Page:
Language and Semiotics
As an observation of our current digital age and the prevalence of social media, much of our identity is composed on and via online platforms. There is a tendency to construct and curate what we represent as individuals by means of a certain consciousness of self-packaging. This is achieved through the images, words, and relationships we each establish and attach ourselves to.
What is presented at the other end of an active filtering becomes a loaded performative collection of signifiers/symbols where condensed fragments of lived experiences come to represent the totality of the individual. These constructions, while seemingly personal become oxymoronically less intimate when considering why these choices are made. They hold value because its significance is tied to a collective understanding of its meaning.
While on one hand, technological advancements and the ubiquitous presence of the internet has made information increasingly accessible, its many quirks have also influenced our modes of communication. When a hieroglyph of emojis can replace letters and words to infer full sentences, thoughts, and feelings, it is not hard to understand how images, symbols, visual representations become a language in and of itself. At the same time language becomes increasingly malleable, deconstructed and abstracted. Slang is quickly integrated in our daily lexicon as it is transmitted from one digital device to another at rapid speed, our thoughts and opinions can be heard from anyone with access to the platform.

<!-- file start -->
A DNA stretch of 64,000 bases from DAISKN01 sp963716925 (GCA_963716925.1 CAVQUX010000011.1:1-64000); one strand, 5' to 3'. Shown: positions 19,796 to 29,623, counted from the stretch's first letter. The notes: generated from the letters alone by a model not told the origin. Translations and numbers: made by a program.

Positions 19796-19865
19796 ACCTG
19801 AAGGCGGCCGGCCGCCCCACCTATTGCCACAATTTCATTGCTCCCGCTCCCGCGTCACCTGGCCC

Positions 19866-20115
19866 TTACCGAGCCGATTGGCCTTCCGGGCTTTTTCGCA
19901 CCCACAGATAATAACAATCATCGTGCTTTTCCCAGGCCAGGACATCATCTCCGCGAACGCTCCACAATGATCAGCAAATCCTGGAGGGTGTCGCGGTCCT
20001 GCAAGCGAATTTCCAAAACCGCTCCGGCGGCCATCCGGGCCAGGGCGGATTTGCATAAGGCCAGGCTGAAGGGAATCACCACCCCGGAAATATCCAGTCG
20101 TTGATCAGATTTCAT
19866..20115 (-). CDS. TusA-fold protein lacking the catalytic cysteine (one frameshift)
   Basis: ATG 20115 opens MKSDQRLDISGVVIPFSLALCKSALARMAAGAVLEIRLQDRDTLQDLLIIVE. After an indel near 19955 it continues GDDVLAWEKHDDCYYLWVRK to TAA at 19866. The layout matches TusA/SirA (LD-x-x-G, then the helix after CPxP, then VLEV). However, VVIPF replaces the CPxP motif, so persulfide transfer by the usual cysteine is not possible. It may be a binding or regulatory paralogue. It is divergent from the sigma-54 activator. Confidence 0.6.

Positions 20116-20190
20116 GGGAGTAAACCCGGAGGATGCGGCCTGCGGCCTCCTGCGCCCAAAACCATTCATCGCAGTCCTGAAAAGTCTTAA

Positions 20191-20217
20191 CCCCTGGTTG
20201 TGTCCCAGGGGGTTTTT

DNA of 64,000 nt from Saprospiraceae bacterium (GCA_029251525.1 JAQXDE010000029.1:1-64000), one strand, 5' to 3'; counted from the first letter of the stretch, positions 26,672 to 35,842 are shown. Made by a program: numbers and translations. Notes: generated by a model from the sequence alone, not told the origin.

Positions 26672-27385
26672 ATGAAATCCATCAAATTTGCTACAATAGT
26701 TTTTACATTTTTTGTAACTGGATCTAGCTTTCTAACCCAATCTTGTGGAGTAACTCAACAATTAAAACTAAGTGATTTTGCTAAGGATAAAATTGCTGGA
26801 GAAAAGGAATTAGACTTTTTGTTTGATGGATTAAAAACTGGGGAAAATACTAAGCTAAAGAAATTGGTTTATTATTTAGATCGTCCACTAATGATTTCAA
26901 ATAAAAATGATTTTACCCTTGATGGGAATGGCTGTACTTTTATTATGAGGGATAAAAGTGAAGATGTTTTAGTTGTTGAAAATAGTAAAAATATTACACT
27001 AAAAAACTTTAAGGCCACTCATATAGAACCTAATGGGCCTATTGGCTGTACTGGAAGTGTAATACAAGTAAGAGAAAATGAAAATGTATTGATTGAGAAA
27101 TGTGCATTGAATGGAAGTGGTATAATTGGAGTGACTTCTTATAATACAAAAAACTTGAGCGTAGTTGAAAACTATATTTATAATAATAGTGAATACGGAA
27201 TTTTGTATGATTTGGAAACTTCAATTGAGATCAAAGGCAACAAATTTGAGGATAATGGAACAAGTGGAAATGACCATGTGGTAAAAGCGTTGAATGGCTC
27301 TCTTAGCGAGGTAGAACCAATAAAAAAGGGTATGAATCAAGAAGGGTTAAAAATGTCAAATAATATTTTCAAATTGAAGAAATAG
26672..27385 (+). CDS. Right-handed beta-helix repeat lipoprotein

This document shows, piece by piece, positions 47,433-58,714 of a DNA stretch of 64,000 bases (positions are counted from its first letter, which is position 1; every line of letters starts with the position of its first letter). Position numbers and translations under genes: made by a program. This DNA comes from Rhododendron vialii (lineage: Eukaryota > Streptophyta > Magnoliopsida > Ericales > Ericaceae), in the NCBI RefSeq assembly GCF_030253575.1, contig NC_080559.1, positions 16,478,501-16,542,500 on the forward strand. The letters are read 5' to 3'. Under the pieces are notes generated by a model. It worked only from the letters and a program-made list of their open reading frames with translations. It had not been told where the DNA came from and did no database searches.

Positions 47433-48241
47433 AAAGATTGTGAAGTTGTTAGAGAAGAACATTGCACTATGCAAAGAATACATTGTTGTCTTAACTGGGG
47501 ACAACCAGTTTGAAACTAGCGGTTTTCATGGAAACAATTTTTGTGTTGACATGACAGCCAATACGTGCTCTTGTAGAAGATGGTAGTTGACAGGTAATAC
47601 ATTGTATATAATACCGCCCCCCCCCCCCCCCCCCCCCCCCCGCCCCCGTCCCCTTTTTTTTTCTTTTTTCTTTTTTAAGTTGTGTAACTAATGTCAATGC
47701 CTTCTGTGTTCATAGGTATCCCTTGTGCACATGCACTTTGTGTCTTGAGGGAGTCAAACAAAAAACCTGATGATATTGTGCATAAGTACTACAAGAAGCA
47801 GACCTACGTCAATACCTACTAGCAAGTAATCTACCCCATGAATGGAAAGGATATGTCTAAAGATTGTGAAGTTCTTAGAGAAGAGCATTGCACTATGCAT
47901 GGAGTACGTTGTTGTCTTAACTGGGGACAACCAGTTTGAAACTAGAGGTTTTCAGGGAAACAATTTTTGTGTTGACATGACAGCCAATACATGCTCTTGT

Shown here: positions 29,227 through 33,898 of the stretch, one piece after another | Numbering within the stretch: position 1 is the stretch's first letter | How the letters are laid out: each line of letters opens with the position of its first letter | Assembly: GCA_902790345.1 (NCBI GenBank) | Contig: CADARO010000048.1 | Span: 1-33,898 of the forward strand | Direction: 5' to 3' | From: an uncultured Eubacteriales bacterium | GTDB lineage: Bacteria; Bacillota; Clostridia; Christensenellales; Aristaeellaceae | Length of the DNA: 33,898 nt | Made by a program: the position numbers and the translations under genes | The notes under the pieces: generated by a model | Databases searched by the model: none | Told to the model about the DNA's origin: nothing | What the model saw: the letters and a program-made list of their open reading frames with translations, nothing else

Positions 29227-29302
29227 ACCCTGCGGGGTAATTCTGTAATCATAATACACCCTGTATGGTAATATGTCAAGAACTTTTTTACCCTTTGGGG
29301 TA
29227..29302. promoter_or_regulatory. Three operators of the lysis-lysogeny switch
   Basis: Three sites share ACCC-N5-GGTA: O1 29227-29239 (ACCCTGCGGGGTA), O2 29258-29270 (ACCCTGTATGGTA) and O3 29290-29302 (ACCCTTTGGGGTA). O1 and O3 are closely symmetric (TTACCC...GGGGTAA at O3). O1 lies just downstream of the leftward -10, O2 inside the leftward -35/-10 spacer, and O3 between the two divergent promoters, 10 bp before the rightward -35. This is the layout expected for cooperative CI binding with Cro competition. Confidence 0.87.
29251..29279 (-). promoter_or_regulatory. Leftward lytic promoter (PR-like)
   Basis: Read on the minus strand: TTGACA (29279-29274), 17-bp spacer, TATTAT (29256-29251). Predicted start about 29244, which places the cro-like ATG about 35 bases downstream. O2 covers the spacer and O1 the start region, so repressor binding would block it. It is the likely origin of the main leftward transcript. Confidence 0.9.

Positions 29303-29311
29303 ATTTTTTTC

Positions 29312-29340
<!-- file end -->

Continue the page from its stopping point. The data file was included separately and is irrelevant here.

It is impossible to ignore the prevalence of social media and the close ties between our lives IRL (in real life). Equal focus can then also be drawn to the intricate relationship between what is in our real lives and what is projected in the digital.
This brings into question: What is more realistic of who we are: The in-between of these fragments or the self-filtered images that subscribes to the lifestyle we want to portray? Or in one way or another, does the coming of this digital age has revolutionized and put an end to this simple dichotomy? And more importantly, how does this development inform our identity as a collective entity.
The Quotidian and Identity Politics
Each artists’ interpretation of the ideas of selfhood exemplifies the many ways of which identity is an ongoing formation that negotiates between societal conventions and their individualism that go beyond labels and fragmentation. While some try to break away from existing archetypes and modes of self-understanding, others play with the medium of popular culture (lifestyle, comics, thriller, and magazine) to feed into the pool of existing social meaning.
In an increasingly globalizing and progressive world, social categorizations that make up an understanding of identity (gender, sexual orientation, race, culture) have become increasingly fluid and sticky.
Archetypes of meaning and identity constantly shapes and are reshaped by an awareness of self-agency and is in permanent dialogue with the fluid power play between the individual and the hegemonic.
Narrative Inquiries: Abstraction of Perception
If we can understand meaning as socially and culturally constructed choices not only represent the individual but the specific social fabric they are situated in, our output (creative or not) can be a site for investigation that can reveal our unique position in time and place.
Curated by Minna Son & Nana Lee